Netanyahu and Nasrallah — the Middle East’s Longest and Most Stable Enmity

Benjamin Netanyahu’s suggestion to Hassan Nasrallah on Monday that he “calm down” with his threats was a rare acknowledgment of an old enemy. The prime minister doesn’t regularly speak of the Hezbollah leader in public, and there are a number of reasons for this. Netanyahu doesn’t like referring to anyone who doesn't share his state-leader status, but in Nasrallah’s case it’s even more intentional: He wants to portray Hezbollah as merely an Iranian proxy, not as an entity in its own right. In addition, Netanyahu — aware as he is of media imagery — knows that Nasrallah is both one of the most recognizable Arab leaders, especially among Israelis, and that he’s respected and feared as well. So why bring him up?

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At the same time, however, there is no other enemy Netanyahu has spent so much time reading intelligence briefings on and discussing his intentions in closed security meetings.

Nasrallah is a decade younger than Netanyahu, but he’s a more experienced leader. When Netanyahu first became prime minister in 1996, Nasrallah had already headed Hezbollah for four years. Twenty-three years on, all the enemies and rivals Bibi faced in the Arab world have gone — except for Nasrallah, who hasn’t moved. (Though not himself an Arab, you can also add Nasrallah’s main patron, Ali Khamenei, Iran’s supreme leader since 1989, to that short list.)

The Netanyahu-Nasrallah enmity is the oldest in the region. And not only is it remarkably stable, it has also been relatively peaceful. In the 27 years since Nasrallah assumed control of Hezbollah, following the Israeli assassination of his predecessor, Abbas Musawi, there have been seven Israeli prime ministers. Netanyahu, by far the longest serving, has been leader for nearly half of that period, and none of the major conflagrations with Hezbollah have been on his watch.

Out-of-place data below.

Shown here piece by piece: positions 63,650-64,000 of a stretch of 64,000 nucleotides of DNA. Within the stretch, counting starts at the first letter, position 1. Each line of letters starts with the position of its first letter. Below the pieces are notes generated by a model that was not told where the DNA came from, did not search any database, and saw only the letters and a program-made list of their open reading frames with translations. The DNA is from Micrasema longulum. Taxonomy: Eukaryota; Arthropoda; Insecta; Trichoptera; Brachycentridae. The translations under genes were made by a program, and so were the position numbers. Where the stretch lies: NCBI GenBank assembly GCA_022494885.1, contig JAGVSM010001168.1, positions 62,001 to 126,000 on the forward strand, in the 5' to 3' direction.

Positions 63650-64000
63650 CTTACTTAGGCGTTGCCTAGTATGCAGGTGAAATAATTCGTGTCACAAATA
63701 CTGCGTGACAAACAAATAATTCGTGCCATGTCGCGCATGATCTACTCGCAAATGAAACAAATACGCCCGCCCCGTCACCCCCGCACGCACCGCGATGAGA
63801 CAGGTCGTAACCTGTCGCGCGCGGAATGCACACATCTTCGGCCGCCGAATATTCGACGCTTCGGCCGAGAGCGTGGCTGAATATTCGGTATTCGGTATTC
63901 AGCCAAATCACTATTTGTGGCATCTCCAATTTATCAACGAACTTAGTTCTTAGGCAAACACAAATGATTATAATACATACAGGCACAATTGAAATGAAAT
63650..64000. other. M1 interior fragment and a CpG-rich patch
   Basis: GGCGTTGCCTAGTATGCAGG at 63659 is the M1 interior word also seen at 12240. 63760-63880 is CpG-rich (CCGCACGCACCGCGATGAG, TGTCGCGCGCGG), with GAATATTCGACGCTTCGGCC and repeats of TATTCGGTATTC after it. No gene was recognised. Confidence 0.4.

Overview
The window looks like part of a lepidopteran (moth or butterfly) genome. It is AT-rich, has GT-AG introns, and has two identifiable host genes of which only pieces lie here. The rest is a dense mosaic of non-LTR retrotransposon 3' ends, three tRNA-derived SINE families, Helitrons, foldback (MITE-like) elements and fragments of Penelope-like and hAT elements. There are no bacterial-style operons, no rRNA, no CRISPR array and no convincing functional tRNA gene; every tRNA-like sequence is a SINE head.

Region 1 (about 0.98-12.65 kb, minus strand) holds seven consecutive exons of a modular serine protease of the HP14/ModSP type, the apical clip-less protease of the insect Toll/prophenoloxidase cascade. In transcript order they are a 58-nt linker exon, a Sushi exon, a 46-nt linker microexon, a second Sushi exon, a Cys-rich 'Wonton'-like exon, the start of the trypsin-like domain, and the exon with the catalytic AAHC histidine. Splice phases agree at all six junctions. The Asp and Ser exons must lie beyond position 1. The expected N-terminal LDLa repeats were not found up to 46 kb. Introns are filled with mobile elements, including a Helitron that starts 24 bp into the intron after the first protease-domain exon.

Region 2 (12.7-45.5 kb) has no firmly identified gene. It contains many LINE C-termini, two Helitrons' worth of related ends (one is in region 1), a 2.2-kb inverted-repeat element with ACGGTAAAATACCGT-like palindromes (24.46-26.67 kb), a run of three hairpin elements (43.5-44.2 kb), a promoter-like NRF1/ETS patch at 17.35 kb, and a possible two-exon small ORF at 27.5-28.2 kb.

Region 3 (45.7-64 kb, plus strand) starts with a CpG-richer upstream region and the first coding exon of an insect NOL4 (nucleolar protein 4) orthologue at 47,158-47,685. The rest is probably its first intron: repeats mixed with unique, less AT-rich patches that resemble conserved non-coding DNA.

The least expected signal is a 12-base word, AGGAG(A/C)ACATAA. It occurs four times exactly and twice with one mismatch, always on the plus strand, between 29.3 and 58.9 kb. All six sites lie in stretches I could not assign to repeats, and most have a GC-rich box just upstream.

Operation Accountability, when Israel bombarded southern Lebanon for a week in 1993, trying to stop Hezbollah rocket launches, took place under Yitzhak Rabin. The longer and more ferocious Operation Grapes of Wrath was directed by Shimon Peres in 1996. And then of course there was the Second Lebanon War, into which both Nasrallah and Ehud Olmert allowed themselves to be dragged in 2006.

During the three years of Netanyahu’s first term, the cease-fire achieved after Grapes of Wrath was largely adhered to: Clashes between the Israel Defense Forces and Hezbollah in the “security zone” of southern Lebanon continued, but attacks on civilian targets in northern Israel ceased.

The same can be said for the past decade after Netanyahu returned to power. The cease-fire that ended the Second Lebanon War has been kept. Israel and Hezbollah have fought on Syrian soil but not in Lebanon. At least, until the explosions in Beirut on Saturday night that Hezbollah accused Israel of carrying out.